God's Grandeur Poetry Analysis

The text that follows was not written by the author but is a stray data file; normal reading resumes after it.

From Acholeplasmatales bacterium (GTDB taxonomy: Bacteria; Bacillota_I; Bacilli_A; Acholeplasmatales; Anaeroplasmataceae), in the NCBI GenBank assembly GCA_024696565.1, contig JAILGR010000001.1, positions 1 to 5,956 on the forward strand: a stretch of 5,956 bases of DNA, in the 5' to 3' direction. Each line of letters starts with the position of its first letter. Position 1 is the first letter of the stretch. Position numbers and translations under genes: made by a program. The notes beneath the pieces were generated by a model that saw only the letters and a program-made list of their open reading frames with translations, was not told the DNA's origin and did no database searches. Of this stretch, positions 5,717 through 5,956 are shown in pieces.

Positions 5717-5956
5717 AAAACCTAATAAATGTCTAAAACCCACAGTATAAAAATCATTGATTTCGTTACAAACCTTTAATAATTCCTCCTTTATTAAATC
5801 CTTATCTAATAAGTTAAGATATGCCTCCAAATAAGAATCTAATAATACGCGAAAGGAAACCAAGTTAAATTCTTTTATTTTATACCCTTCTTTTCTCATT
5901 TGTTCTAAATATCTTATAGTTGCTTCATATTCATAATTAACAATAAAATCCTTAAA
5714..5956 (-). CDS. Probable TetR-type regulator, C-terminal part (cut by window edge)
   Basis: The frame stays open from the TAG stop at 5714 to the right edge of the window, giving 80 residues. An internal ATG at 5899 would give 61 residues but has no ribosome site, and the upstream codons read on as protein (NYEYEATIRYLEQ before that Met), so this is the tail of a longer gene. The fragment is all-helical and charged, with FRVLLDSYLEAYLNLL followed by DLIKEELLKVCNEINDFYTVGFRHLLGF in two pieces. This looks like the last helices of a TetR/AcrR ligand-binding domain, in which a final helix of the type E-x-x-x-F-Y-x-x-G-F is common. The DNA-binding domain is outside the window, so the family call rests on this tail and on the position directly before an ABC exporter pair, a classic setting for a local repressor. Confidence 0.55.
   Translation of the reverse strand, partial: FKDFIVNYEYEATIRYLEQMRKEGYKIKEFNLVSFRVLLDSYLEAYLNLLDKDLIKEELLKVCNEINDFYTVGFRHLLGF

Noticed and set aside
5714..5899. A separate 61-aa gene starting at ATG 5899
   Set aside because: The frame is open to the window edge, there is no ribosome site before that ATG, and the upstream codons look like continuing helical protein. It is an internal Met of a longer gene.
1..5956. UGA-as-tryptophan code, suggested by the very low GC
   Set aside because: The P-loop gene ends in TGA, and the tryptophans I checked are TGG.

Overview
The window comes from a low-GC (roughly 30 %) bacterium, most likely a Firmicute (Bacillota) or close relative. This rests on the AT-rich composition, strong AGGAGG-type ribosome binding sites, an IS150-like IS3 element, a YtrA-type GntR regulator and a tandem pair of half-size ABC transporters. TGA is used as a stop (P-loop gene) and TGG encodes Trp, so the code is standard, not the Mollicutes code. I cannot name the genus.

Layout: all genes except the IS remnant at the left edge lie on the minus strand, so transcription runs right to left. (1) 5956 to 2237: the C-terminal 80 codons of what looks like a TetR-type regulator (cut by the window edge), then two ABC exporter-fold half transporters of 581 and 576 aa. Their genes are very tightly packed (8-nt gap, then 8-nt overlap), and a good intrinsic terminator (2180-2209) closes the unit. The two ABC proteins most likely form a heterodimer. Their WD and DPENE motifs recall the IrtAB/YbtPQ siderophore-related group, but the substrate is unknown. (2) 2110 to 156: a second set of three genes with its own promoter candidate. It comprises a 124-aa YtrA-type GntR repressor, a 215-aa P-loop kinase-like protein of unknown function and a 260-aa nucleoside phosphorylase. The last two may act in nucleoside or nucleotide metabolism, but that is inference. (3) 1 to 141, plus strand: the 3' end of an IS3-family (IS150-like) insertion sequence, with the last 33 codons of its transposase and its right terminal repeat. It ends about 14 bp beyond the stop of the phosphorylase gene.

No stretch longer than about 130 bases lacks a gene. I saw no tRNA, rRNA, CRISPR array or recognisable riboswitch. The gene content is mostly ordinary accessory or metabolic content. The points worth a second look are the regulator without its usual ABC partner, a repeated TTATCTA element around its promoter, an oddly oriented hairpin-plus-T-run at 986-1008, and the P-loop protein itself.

Title: “God’s Grandeur” might be a poem about God, and his power. Paraphrase: The world is filled with God’s greatness and power, one day it will go out like a light. It gathers to a high point, and is then crushed. Why then do people not care about His authority; His wrath. Generations after generations have carried on in this depressing manner. Everything is ruined by trade; everything is blurry, being smeared by laborious work. Everything now is covered with the things people have done wrong: the soil is bare and your bare foot cannot feel the ground anymore because it is cloaked in wrong-doing. And even after all this, nature is not done for. Underneath all of that human-inspired filth is a sincere freshness. And even though the daylight will set in the west, it will rise again in the east, for morning; this is so because God will watch over us with love and care. Connotations: In the very first line, and throughout the entire poem, the most noticeable thing is rhyme and repetition. “grandeur of God” “Shining from shook” “gathers to a greatness” “ooze of oil” “now not” “reck his rod” “foot feel” “nature is never” “deep down” “last lights” “west went” “brown brink” “broods with warm breasts and with…bright wings” all of these are examples of alliteration. It follows an ABBAABBA in the first stanza and then CDCDCD in the second. However other rhyming takes place within the poem “men then” and “seared with trade; bleared, smeared” are examples of this internal masculine rime. Repetition of the word “trod”, and overall repetition of a consonant sound in the line “wears man's smudge and shares man's smell: the soil”. And of course, the entire poem is a biblical reference to God, and the Holy Spirit. Shifts: It shifts in the first stanza in the fourth line as it asks “Why do men then now not reck his rod?” Before this point the speaker was just talking about the Earth and God and his greatness and how it will one day be crushed....
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